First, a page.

Patients' groups will be able to stage snap inspections of hospitals and expose dirty wards as part of fresh attempts by ministers to tackle the "superbug" epidemic in Britain's hospitals.

The initiative to be announced tomorrow by John Reid, the Secretary of State for Health, is one of the measures to tackle highly infectious superbugs such as MRSA (methicillin-resistant staphylococcus aureus) that now kill up to 20,000 patients a year.

However, experts, led by specialists at the official Health Protection Agency, writing in the journal of the US National Academy of Sciences, have warned these initiatives will fail because ministers are not spending enough on tackling the crisis.

Britain has the worst MRSA infection figures in Europe. Rates have jumped 15-fold since 1993, taking the total number of people infected with the bug to 40,000 a year.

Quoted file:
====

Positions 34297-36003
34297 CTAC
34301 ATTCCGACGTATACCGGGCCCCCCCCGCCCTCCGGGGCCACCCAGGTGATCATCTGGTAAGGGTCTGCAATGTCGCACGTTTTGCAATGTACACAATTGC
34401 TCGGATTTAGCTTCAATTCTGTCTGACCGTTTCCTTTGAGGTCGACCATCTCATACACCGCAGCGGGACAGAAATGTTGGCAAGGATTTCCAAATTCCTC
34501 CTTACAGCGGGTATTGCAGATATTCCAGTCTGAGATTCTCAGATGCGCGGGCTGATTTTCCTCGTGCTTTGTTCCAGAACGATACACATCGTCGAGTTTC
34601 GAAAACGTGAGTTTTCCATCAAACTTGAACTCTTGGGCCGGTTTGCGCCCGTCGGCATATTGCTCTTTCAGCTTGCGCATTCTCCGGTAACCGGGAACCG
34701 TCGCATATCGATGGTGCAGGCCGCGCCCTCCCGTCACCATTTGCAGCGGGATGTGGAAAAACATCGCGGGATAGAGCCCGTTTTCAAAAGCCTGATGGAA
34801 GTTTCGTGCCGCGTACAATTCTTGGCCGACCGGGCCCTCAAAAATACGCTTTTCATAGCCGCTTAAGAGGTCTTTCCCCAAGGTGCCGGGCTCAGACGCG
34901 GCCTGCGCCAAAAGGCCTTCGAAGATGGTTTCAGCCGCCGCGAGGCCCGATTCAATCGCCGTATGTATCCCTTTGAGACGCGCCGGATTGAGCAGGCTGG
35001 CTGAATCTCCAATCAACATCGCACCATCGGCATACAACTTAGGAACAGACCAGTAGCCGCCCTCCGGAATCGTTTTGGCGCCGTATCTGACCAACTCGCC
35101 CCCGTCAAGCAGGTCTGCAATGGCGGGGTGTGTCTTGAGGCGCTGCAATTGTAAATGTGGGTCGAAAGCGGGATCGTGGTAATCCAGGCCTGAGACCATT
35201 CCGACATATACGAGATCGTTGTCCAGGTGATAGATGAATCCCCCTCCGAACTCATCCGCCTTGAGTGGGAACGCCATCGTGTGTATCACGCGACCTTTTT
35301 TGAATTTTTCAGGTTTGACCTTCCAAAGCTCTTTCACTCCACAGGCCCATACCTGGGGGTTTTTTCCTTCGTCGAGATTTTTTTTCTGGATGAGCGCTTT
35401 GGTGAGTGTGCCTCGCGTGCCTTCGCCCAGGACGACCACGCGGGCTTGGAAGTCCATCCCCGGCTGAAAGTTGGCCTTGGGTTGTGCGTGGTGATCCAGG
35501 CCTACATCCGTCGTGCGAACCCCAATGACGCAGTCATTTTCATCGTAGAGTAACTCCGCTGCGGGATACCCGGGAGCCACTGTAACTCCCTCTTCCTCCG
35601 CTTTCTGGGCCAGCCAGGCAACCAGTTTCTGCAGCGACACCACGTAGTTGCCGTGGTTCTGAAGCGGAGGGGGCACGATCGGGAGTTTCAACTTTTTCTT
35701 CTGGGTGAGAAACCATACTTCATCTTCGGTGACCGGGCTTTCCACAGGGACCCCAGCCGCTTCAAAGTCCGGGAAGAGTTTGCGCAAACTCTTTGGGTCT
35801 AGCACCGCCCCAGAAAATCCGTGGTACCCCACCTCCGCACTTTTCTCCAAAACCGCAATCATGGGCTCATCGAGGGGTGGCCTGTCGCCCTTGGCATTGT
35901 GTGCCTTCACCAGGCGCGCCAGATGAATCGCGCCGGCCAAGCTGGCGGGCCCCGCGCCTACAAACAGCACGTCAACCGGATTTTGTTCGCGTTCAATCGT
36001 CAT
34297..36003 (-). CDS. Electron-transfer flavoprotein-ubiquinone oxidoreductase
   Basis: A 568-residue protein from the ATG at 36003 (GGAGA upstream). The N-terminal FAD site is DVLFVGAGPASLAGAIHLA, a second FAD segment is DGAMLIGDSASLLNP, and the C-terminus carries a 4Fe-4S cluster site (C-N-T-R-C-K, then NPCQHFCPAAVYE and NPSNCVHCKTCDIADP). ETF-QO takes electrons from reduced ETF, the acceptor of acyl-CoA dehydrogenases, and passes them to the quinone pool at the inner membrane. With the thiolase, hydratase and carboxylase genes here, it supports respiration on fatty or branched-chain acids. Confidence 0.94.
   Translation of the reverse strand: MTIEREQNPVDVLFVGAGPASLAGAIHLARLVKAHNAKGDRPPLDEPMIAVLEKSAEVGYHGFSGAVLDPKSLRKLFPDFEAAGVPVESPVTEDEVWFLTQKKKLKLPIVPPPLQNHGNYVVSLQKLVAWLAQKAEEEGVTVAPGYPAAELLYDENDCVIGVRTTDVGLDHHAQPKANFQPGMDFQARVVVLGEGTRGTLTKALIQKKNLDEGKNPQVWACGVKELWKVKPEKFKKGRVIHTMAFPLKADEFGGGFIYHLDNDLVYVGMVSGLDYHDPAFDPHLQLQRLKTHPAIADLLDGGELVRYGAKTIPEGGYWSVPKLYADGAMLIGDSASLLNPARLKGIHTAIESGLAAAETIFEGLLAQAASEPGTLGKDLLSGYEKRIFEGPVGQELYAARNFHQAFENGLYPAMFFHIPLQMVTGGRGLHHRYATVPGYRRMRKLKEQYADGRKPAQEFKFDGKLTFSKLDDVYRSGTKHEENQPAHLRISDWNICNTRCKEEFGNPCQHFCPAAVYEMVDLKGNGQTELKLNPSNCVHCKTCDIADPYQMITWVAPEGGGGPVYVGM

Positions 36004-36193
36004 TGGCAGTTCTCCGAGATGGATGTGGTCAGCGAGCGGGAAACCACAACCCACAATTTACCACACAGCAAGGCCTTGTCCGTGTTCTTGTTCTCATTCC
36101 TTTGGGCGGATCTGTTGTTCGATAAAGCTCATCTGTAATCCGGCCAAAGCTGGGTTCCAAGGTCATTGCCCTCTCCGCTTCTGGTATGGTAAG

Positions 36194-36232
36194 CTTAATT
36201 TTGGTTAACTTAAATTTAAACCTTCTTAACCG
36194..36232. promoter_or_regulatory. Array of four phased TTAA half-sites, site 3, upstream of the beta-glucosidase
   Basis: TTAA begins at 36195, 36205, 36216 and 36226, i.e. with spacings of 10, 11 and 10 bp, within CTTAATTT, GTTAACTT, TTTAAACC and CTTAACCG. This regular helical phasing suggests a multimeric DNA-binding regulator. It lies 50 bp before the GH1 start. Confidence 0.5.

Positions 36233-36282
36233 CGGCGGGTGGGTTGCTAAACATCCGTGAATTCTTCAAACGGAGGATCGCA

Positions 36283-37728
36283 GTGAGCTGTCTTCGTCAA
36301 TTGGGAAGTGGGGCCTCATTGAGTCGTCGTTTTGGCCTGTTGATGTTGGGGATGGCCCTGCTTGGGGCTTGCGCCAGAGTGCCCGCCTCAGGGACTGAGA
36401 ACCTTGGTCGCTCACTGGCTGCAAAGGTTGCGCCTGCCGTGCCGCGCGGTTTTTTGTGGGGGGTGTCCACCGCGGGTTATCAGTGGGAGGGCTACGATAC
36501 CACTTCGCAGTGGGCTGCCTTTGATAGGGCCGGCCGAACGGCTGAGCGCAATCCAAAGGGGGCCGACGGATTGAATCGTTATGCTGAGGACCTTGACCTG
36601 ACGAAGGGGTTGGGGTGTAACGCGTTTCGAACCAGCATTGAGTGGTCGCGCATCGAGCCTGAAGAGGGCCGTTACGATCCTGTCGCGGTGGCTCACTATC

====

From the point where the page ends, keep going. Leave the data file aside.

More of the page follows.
Ministers have already pledged more than £60m to improve hospital cleanliness, and made tackling MRSA a priority for the NHS. The new "patient forums" at England's 572 hospital trusts would have powers to inspect the cleanliness and disease control at every hospital in the trust four times a year.

However, a team of experts led by specialists at the official Health Protection Agency claims that MRSA is so serious a threat that ministers need to introduce sweeping measures such as testing every high risk patient when they arrive in hospital. They advise that short-term attempts to stamp out a local epidemic will fail to have any long-term impact on the bug.

Patients' groups were also sceptical about the new campaign. Tony Field, chairman of the MRSA Support campaign, said: "We would raise the status and pay of hospital cleaners. Cleaning staff are as important as surgeons and nurses, and far more important than NHS managers.".

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